India ranked most dangerous country for women, worse than war-torn countries: Is the tag really far-fetched?
Name withheld on request | July 10, 2018
Recently, a survey conducted by the Thomson Reuters Foundation has ranked India as the world's most dangerous place to be a woman. According to the survey of about 550 global experts, India beat even war-torn Afghanistan and Syria to be the worst place for women.
Out of the six different indices – healthcare, discrimination, cultural traditions, sexual and non-sexual violence, and human trafficking- that countries were surveyed on, India topped three: sexual violence, cultural traditions and human trafficking.
It does take us by surprise to see nations like Syria, where women are held captive as sex slaves by ISIS jihadis ranked below the largest democracy in the world, one where, women's rights are comparatively better than the ones in disturbed countries. The National Commission for Women also denounced the survey questioning how countries where women could not speak out had done better than India. They also pointed out that the number of rape and sexual violence cases against women have risen because more cases are being reported.
Be that as it may, does the tag 'most dangerous place for women' really seem that far-fetched? Women in war-torn and disturbed countries have no access to education, proper health facilities, face religious discrimination and are constant victims of sexual violence; but they do not live in the world's largest democracy – one with a fully functioning democratic government with ample resources and power to protect its women, one that is not war-torn and far from being impoverished and one that claims that it is constitutional.
This is why the tag is so frightening: just like the US (which is at 10th place), women are still brutalised and with great impunity for criminals and offenders, despite being democracies. India's society still resorts to victim-blaming and shaming despite their educational freedoms. In Saudi Arabia, there is no penal code and no written law which specifically criminalises rape. India now has one and yet incidences of sexual violence are higher than ever. India still has no national registry for sex offenders that will facilitate state governments and their respective police forces to share information. Women and girls are still widely considered to be second-class citizens and sexual objects.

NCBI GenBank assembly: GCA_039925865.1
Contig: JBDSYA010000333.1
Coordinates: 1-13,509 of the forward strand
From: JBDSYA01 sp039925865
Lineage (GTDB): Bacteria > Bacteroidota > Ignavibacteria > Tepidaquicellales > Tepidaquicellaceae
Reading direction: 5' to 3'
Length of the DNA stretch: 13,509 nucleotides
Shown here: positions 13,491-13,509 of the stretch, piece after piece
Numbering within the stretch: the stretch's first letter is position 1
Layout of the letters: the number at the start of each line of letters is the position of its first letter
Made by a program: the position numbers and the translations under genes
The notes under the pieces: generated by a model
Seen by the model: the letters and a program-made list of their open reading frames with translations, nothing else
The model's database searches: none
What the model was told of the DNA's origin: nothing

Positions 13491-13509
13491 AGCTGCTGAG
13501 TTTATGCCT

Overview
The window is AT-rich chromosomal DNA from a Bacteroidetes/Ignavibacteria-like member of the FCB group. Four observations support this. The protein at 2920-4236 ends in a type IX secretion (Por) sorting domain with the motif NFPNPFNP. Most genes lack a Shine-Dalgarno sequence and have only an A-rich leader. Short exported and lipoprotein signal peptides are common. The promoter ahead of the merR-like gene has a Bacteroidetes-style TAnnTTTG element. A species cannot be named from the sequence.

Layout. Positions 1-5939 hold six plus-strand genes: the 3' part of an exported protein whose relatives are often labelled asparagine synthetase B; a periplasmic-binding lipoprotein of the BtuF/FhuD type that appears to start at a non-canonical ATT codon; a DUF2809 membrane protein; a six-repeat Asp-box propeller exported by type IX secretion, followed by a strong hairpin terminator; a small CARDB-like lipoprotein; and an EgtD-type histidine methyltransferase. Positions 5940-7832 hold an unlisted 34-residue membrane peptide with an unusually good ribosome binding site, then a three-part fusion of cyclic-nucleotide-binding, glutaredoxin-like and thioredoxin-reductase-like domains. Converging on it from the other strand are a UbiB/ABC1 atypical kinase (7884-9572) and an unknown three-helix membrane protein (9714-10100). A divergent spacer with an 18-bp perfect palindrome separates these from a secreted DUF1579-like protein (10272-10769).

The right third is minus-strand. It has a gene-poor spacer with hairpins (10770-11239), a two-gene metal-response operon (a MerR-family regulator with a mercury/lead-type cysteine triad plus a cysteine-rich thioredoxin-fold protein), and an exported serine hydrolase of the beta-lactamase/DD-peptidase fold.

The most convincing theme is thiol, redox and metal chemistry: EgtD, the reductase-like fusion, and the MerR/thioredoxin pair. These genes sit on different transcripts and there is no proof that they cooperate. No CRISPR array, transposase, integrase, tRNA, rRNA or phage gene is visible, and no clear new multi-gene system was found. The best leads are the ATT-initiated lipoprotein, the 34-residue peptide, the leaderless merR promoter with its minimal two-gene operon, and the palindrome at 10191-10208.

An article of The Guardian quotes Maini Mahanta, the editor of the Assamese women's magazine Nandini as saying, "In this part of the world, it's worse than the Taliban. At least the Taliban are open about what they like and dislike. Here, society is so hypocritical. We worship female goddesses and yet fail to protect women from these crimes and then blame them too." It's the confidence with which we say and believe our women are safe and respected that is worrying.
There is no denial of the progress India has made when it comes to women's societal status: there are more open conversations about taboo subjects that have haunted India for centuries.
Sure, global rankings as such don't necessarily help and are not entirely convincing as violence against women is a global concern. But they do help in putting things into perspective: that India, while having progressed, still has a lot of work to be done.
Instead of denial and methodology denouncement, we should instead accept the statistics or facts for what they are and start working towards a safer, better India.
DISCLAIMER: The opinion expressed in the article belongs to the writer and TNT- The Northeast Today may not subscribe to the same views
Featured image courtesy: The Indian Express
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